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Information and guidance for public, NHSGGC staff, and community-based services.  Hospital visiting restrictions now in place.

Vital role for volunteers

WE are calling on volunteers to build on the legacy of the internationally famous “Clydesiders” from last year’s Commonwealth Games to sign up for the new South Glasgow hospitals.

About 200 volunteers are being asked to register for the new acute adult and children’s hospitals.

Volunteers will be easily recognised by their distinctive red polo shirts, which display the NHSGGC logo, and are clearly marked “Volunteer”. They will wear NHS ID badges and undertake duties to welcome and guide patients and visitors, including providing guidance on the use of self-service check-in kiosks. They will also support patients in ward activities such as befriending.

The volunteers will signpost patients to waiting areas and to “calling screens” that will be located there and in cafés. The screens are used to call patients to their appointments and volunteers, on request, will guide patients who have been called to their destination.

This will complement the services provided by our paid employees.

Margaret Young, corporate lead for volunteering, emphasised: “Our volunteers are not substitutes for our professional, paid colleagues and we are very proud of the role they play. They are complementing the professional care patients receive. Many are service users themselves and have often said that volunteering can aid their own recovery.”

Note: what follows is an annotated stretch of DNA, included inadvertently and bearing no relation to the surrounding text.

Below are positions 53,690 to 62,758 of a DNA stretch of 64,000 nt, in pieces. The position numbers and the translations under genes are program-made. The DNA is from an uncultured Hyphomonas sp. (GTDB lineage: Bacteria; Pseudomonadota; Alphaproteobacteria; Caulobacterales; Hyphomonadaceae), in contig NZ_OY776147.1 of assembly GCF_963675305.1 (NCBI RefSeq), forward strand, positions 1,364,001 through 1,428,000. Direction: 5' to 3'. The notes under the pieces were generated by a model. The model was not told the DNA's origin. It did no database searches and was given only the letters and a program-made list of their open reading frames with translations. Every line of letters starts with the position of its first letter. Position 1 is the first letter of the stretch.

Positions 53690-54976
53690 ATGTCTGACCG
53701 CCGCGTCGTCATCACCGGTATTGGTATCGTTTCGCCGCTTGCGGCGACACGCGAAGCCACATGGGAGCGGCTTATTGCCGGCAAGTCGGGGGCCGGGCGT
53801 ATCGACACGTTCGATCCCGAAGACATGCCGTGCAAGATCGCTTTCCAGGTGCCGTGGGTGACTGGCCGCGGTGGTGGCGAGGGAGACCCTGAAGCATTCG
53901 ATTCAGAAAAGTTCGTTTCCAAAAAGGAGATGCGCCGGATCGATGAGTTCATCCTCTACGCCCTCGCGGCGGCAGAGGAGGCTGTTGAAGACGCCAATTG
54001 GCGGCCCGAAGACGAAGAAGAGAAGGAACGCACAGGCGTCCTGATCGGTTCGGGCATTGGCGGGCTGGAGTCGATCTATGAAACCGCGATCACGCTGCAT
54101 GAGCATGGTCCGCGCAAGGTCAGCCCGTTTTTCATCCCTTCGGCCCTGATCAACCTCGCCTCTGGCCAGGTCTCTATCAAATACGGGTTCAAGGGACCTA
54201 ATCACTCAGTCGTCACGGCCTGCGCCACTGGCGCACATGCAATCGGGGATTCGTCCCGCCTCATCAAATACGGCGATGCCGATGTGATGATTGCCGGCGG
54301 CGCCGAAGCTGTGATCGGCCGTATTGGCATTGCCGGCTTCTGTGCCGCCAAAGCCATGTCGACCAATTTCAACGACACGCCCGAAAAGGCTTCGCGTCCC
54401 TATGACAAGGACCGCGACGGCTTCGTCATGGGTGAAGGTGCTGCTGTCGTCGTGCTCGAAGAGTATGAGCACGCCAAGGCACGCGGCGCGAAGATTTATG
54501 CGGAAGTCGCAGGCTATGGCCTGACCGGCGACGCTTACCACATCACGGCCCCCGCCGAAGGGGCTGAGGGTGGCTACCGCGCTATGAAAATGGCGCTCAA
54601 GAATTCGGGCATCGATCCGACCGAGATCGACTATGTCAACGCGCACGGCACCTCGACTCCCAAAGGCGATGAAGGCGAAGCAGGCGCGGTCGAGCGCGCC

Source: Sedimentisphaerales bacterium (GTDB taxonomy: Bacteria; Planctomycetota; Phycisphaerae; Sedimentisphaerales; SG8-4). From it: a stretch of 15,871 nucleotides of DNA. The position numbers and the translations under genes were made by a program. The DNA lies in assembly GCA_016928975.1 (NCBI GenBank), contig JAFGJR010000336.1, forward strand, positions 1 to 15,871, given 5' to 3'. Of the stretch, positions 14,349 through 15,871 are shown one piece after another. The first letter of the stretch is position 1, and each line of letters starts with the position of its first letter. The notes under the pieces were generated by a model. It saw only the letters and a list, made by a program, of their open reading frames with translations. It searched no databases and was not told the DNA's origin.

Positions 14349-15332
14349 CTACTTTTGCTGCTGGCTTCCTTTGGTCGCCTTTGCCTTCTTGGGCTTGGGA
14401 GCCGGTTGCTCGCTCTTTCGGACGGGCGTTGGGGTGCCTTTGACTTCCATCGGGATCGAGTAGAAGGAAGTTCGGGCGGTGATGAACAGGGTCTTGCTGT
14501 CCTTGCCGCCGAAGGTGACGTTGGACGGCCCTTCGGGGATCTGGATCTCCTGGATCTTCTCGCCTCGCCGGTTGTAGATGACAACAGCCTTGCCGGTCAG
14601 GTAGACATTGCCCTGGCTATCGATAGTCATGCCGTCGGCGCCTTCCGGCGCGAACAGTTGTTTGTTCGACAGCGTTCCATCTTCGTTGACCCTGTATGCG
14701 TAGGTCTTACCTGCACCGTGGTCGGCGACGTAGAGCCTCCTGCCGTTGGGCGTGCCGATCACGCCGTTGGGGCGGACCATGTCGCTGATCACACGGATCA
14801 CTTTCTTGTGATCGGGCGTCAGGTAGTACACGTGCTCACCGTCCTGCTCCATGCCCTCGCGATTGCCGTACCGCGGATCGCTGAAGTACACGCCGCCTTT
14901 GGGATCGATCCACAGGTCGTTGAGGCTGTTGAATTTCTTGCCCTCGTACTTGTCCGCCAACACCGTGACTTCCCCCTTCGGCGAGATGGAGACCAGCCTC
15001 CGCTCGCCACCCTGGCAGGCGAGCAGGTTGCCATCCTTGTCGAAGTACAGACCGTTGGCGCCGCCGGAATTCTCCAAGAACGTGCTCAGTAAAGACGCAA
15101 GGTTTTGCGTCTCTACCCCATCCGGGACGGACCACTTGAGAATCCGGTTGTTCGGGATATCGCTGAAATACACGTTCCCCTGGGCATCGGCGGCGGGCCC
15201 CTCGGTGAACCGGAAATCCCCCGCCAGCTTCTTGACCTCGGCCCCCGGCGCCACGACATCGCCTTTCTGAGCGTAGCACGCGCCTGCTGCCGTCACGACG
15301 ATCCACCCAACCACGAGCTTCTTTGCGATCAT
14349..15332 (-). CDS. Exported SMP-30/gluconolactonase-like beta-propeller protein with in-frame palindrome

Claire Ferrier, senior charge nurse, cardiology, Inverclyde Royal Hospital, welcomes the presence of volunteers on her ward.

She said: “It’s been very beneficial to have volunteers coming into the ward and chatting to patients. It has a calming effect, which has made a huge difference and is a real benefit to both staff and patients. In fact, I am hoping to have volunteers on the ward five days a week – at the moment, they are here on Tuesdays and Thursdays.

“We would choose to have them in between 11am and 2pm when they can not only sit and chat to patients, but also encourage them to eat and drink, which helps patients’ emotional wellbeing. I have recommended to fellow senior charge nurses that they set up volunteer services because I am convinced this would be a positive move in the ward and staff area.”

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Last Updated: 12 November 2019